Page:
DPPO plans typically have deductibles, along with higher out-of-pocket costs overall. The main advantage of DPPOs is that they allow you to visit nearly any dentist without a referral and still receive full or partial coverage for the services.
DHMO plans do not have deductibles and typically have lower premiums. As long as you stay in your network, your co-payment will be your only additional out-of-pocket cost. However, DHMO plans typically encourage you to visit the dentists in your network to receive full coverage.
Your annual deductible is just one of the costs to consider when determining how much you’ll be paying out-of-pocket with a dental insurance plan. Here are some terms you might encounter as you’re reviewing dental insurance plans and what they all mean.
A dental insurance premium is the amount you pay your insurance carrier in exchange for dental coverage. Typically, dental insurance involves some type of premium.
There’s often a relationship between dental insurance premiums and dental insurance deductibles. Typically, choosing dental insurance with a higher premium help to lower your deductible, while dental insurance with a lower premium will often have a higher deductible. Be sure to look at both the deductible amount and the applicable premium amount when budgeting for a plan.
A copay is a fixed cost you pay up front each time you visit your dentist, regardless of the type of treatment you receive. DPPO plans usually don’t have any copays.
Coinsurance is the remaining cost after your dental insurance coverage kicks in. It’s the percentage you pay directly to your dentist. For example, if you get a $150 filling, you have a $50 deductible, and your insurance company covers the procedure at 80%, you’ll pay the $50 deductible, your insurance company will pay $80 from the remainder $100, and you’ll then pay the remaining $20. That remaining $20 is the coinsurance cost.
Some dental insurance plans have an annual maximum. Also referred to as a maximum amount or a plan maximum, this is the total your dental plan will pay toward your care during a calendar year.
With all these possible out-of-pocket costs, you might be wondering if dental insurance is worth it for you. But the truth is, dental insurance has the potential to pay off in a big way. Dental insurance pays for preventive care, like cleanings and X-rays, that can keep you healthy overall, but it also helps pay for more extensive, costly, and often unexpected expenses, such as fillings, crowns, and root canals.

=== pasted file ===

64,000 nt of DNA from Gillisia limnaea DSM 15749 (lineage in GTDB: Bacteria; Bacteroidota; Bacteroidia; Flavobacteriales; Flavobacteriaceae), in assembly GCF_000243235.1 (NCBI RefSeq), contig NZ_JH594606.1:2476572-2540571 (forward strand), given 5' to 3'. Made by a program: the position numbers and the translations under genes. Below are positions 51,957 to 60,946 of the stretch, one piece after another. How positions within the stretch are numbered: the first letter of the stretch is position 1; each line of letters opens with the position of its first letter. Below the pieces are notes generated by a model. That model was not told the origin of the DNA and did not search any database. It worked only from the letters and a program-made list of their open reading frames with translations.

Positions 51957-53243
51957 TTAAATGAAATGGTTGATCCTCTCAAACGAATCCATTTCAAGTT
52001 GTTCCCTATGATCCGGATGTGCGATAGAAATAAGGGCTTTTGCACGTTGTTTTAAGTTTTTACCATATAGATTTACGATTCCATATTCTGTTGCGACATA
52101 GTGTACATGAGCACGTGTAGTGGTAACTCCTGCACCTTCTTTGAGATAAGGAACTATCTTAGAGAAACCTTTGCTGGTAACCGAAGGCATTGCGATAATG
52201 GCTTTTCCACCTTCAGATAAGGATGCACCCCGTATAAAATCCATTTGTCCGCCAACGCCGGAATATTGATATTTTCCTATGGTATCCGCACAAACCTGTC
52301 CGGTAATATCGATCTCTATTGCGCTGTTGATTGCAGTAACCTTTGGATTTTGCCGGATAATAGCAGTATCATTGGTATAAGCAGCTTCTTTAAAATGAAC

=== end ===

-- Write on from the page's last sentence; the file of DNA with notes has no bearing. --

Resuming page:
And, if you have young children, regular dentist visits can be an important part of your child’s lifelong oral health. Tooth decay is the most common childhood diseases —often causing pain that impacts a child’s sleeping or eating habits, and it may lead to school absences³. Dental insurance helps pay for taking care of a child’s oral health.
If your employer doesn’t offer dental insurance, you can purchase dental insurance from a dental insurance company over the phone, through a broker or online. Dental insurance helps pay for preventive care, like cleanings and x-rays, that can keep you and your family healthy, but it also helps pay for more extensive, costly and often unexpected expenses, such as filings, crowns, and root canals.
Dental insurance deductibles may seem confusing at first, but they’re relatively straightforward. Remember to consider the cost of your annual deductible as well as other out-of-pocket costs as you’re shopping for the best dental insurance plan for you and your budget.
This is not dental care advice and should not be substituted for regular consultation with your dentist. If you have any concerns about your dental health, please contact your dentist's office.
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https://www.cdc.gov/oralhealth/basics/childrens-oral-health/index.html, accessed August 2020
Brought to you by The Guardian Life Insurance Company of America (Guardian), New York, NY. Material discussed is meant for general illustration and/or informational purposes only and it is not to be construed as tax, legal, investment or medical advice.(exp.08/22)